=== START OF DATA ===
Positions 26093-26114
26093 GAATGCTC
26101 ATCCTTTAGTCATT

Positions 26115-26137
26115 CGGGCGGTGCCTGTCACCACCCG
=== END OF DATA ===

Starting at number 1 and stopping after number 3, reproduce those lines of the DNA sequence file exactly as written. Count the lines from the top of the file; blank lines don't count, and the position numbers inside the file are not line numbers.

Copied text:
Positions 26093-26114
26093 GAATGCTC
26101 ATCCTTTAGTCATT